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Conversations with Kidney Vendors in Pakistan: An Ethnographic Study In theory, a market for kidneys could increase the supply of organs while benefiting impoverished people. In-depth sociological work reveals a different set of realities.

The growing concern about the shortage of kidneys available for transplantation has led some physicians, economists, and bioethicists to call for monetary inducements and “regulated” organ markets as a way of expanding the number of kidneys obtained from living, unrelated individuals. In contrast, those opposed to the idea of organ sales believe that such practices lead to exploitation of the most vulnerable people in society for the benefit of the privileged. Missing from the literature is in-depth sociological work on the vendors—the men and women who opt to undergo nephrectomy for money—and the on-the-ground realities that frame their decision. Very little is known about the sociological and psychological effects on vendors and on the families and societies they belong to when faced with a situation in which the only way to address financial difficulties is to sell a kidney.

Our aim is to turn the light on those who sell kidneys. Our research provides a “thick” description of the lives of kidney vendors and their families in Pakistan, people who stand at the center of organ commerce and yet have remained largely invisible. We attempt to open a window into their lives, to capture through their narratives what it “means” to them and their families when circumstances compel them to sell a kidney, and the ways in which this act affects connected existences.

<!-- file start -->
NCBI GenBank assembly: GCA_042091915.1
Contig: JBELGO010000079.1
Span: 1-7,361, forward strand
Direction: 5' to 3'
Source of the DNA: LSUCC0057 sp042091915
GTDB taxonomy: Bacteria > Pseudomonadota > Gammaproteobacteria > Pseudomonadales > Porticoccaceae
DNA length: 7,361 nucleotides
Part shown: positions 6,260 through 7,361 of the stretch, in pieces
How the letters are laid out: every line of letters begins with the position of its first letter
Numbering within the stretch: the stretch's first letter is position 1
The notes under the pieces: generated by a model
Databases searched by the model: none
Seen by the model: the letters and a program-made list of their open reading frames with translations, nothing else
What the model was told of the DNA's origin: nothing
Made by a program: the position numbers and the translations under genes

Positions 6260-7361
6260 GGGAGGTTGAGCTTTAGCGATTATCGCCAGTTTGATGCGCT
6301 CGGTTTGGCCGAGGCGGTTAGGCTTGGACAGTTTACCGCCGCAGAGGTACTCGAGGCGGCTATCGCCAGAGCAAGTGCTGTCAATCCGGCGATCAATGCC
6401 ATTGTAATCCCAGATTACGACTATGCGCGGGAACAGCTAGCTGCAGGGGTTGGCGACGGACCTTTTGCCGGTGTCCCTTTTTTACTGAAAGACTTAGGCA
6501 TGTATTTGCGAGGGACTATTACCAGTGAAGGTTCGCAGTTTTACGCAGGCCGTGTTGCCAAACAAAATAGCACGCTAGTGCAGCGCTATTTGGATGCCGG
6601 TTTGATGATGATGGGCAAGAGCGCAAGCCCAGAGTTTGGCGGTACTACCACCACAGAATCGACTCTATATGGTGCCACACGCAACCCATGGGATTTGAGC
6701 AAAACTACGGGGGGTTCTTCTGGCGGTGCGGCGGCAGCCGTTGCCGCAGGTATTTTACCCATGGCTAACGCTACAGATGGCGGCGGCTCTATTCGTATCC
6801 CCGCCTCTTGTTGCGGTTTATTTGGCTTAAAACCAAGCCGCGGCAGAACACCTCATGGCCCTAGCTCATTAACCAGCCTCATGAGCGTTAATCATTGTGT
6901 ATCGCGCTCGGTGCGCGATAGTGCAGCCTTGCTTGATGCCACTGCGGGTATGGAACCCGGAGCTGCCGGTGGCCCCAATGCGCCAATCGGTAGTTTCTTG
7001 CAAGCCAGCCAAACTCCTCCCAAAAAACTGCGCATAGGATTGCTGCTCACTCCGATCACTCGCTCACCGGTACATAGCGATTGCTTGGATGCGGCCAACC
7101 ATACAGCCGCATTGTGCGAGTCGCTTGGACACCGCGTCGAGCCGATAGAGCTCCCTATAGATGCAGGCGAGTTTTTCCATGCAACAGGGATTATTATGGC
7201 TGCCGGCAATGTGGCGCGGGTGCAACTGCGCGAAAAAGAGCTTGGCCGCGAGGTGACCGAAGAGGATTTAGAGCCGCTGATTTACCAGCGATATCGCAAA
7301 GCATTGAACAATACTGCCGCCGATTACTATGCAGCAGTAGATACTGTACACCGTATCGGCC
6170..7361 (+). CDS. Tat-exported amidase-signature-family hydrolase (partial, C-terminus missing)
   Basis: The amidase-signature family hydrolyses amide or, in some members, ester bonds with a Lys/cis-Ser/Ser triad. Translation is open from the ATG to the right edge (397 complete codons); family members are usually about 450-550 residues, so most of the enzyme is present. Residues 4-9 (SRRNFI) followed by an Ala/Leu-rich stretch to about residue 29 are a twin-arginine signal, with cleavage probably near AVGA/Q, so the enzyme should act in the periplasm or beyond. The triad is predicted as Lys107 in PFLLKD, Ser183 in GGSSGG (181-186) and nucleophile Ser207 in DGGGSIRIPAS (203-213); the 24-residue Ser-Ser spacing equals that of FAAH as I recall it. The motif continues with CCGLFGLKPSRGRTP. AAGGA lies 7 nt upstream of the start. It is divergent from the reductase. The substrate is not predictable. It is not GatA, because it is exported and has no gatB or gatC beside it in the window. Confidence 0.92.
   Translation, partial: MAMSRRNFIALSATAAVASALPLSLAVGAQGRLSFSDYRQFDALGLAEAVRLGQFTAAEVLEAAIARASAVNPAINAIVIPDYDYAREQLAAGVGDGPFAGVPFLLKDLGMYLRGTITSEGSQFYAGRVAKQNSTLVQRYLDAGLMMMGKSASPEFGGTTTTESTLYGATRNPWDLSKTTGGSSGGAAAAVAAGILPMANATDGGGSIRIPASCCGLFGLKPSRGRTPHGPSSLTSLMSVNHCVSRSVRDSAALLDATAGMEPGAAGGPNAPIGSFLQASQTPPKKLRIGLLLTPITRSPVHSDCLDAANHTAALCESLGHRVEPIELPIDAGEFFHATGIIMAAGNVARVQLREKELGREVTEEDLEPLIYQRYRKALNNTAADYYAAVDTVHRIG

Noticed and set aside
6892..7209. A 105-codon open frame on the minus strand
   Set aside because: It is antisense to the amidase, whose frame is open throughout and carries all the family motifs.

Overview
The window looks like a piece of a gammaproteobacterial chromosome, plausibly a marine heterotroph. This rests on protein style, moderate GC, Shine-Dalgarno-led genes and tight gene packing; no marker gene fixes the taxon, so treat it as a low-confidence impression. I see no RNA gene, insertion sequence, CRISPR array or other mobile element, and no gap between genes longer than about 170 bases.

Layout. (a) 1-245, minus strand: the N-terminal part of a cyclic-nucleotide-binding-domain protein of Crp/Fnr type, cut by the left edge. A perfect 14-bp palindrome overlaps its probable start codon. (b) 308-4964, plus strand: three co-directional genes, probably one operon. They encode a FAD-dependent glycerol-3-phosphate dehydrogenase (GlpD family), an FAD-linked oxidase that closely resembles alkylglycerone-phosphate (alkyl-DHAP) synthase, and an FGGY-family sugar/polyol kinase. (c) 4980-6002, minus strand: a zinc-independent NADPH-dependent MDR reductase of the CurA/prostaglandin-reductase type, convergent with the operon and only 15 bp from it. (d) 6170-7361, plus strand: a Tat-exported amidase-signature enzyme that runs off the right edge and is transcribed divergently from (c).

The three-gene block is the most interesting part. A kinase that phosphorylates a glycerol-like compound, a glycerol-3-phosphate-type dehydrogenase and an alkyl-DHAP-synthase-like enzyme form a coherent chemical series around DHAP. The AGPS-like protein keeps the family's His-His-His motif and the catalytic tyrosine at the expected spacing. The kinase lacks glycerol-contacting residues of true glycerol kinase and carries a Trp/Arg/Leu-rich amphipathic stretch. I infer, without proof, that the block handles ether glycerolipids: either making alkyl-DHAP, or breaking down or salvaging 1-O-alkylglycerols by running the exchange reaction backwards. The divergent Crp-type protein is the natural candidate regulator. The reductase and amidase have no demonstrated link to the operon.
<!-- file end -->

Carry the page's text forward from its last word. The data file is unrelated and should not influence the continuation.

The growing concern about the shortage of kidneys available for transplantation has led some physicians, economists, and bioethicists to call for monetary inducements and “regulated” organ markets as a way of expanding the number of kidneys obtained from living, unrelated individuals. In contrast, those opposed to the idea of organ sales believe that such practices lead to exploitation of the most vulnerable people in society for the benefit of the privileged. Missing from the literature is in-depth sociological work on the vendors—the men and women who opt to undergo nephrectomy for money—and the on-the-ground realities that frame their decision. Very little is known about the sociological and psychological effects on vendors and on the families and societies they belong to when faced with a situation in which the only way to address financial difficulties is to sell a kidney.

Our aim is to turn the light on those who sell kidneys. Our research provides a “thick” description of the lives of kidney vendors and their families in Pakistan, people who stand at the center of organ commerce and yet have remained largely invisible. We attempt to open a window into their lives, to capture through their narratives what it “means” to them and their families when circumstances compel them to sell a kidney, and the ways in which this act affects connected existences.

Farhat Moazam, Riffat Moazam Zaman, and Aamir M. Jafarey, "Conversations with Kidney Vendors in Pakistan: An Ethnographic Study," Hastings Center Report 39, no. 3 (2009): 29-44.